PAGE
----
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While enjoying  a cookie or two with a cup of tea, I combed through some cookbooks that had come down through my mom’s family, some of them from as far back as the early 1900’s. Some of the ingredients, wow! At least a couple dozen updates to “perfection” have to have taken place since then!

Mexican Wedding Cookies

(Makes about 4 dozen)

  • 2 cups (8 ounces) walnuts (or pecans)
  • 2 cups (10 ounces) unbleached all-purpose flour
  • ¾ teaspoon table salt
  • 2 sticks (16 Tablespoons) unsalted butter, softened
  • 1/3 cup (2.5 ounces) superfine sugar (see NOTE on how to make your own)
  • 1½ teaspoons vanilla extract
  • 1½ cups (6 ounces) confectioners’ sugar (approximate) – for dusting

Adjust oven racks to upper-middle-and lower-middle positions. Preheat oven to 325°F. Line 2 large baking sheets with parchment paper or use silicon mats.

Using a food processor, grind 1 cup of walnuts to coarse cornmeal texture (10 to 15 seconds.) Transfer to medium bowl. Using either the food processor or chopping by hand, coarsely chop the remaining cup of nuts. (5 seconds in food processor.) Transfer to the same bowl and add the flour and salt.

In a large bowl, either using hand mixer or stand mixer, beat the butter and superfine sugar until light and fluffy. Beat in the vanilla extract. With mixer on low, slowly add the flour-nut mixture until combined, about 30 seconds. Scrape the bowl and beaters, then continue to beat on low speed until the dough is cohesive. (About 7 seconds.)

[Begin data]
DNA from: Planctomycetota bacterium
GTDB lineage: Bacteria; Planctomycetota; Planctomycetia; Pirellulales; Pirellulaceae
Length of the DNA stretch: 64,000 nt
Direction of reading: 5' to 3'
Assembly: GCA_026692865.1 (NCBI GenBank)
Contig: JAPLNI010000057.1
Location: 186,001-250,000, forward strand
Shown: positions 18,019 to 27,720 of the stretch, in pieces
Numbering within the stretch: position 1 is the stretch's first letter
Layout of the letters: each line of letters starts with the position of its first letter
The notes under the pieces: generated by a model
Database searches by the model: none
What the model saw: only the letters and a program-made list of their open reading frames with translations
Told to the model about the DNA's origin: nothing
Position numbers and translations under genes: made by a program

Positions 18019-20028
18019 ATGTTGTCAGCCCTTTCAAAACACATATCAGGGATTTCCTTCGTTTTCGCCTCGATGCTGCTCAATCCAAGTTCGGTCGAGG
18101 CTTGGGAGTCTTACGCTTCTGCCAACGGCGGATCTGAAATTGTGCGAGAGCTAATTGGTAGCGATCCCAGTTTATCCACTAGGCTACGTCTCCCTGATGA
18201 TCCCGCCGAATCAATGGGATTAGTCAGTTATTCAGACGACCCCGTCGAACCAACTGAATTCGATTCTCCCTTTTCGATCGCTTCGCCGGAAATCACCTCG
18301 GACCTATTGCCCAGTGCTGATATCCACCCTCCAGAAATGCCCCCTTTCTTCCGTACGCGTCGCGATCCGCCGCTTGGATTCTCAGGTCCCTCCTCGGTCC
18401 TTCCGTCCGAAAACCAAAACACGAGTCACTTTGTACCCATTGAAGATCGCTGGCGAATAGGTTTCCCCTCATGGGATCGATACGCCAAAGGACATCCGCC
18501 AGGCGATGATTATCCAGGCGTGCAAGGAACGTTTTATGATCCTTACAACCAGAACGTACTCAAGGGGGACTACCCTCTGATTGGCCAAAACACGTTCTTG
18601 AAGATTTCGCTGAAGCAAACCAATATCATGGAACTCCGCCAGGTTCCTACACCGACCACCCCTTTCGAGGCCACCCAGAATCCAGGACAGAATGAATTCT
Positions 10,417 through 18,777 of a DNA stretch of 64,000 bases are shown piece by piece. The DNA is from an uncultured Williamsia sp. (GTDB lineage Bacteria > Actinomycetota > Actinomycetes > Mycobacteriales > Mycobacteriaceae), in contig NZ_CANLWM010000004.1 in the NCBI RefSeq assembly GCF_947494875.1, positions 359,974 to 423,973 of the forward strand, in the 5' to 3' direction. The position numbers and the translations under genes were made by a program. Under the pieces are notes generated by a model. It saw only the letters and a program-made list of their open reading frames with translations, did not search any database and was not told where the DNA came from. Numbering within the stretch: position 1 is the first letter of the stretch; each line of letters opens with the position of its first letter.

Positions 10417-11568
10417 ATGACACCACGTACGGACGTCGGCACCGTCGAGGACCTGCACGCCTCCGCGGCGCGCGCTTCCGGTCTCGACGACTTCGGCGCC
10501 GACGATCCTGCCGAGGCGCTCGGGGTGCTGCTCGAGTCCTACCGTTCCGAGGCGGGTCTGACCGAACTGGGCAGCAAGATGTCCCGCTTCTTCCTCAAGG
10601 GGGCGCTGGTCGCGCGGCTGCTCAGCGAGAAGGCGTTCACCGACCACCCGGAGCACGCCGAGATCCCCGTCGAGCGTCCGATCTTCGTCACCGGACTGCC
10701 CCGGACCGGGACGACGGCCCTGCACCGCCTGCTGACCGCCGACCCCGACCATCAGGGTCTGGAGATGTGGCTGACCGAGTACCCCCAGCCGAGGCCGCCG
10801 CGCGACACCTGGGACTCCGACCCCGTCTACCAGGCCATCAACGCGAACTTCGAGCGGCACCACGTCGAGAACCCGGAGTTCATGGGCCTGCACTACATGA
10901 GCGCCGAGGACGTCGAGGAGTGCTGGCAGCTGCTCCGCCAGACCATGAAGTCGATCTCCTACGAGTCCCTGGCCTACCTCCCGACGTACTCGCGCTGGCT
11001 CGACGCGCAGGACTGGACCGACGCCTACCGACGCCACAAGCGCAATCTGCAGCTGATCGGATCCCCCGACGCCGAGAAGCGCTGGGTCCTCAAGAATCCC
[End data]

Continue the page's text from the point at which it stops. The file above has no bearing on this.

Working with one tablespoon at a time, press and roll dough together into balls and lay on prepared sheets, about 1 inch apart.

Bake cookies until pale gold and the bottoms are just beginning to brown, about 18 minutes, switching and rotating baking sheets halfway through the baking.

Allow cookies to cool on the cooking sheet for 10 minutes, then move to cooling rack to cool completely, about 1 hour.

Using either a bowl or a paper bag filled with confectioners’ sugar, roll the cookies to coat. Just before serving, re-roll and gently shake off any excess.

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Feijoada – Spicy Beans Goan-Style – from India

Installment #4 in our continuing series on Rice & Beans. 

The idea behind this series of mostly vegetarian meals is that if we eat more frugally just once a week, with the money we save We Can Feed Another…(Read about the hunger problem in the November 1st post that introduced the series.)

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In Goa, the smallest of India’s states and a former colony of Portugal, the people enjoy a spicy bean dish called Feijoada.  It’s made with either black-eyed peas or kidney beans and is traditionally served over steamed rice. Even though Feijoada is sometimes made with the addition of sausage, India has a long tradition of vegetarianism and this dish holds up very well without it.  Black-eyed peas, if you’ve never had them, are much smaller in size, have a more delicate taste and a more pleasant texture than their large red cousin the kidney bean, and it’s the bean we’ll use here.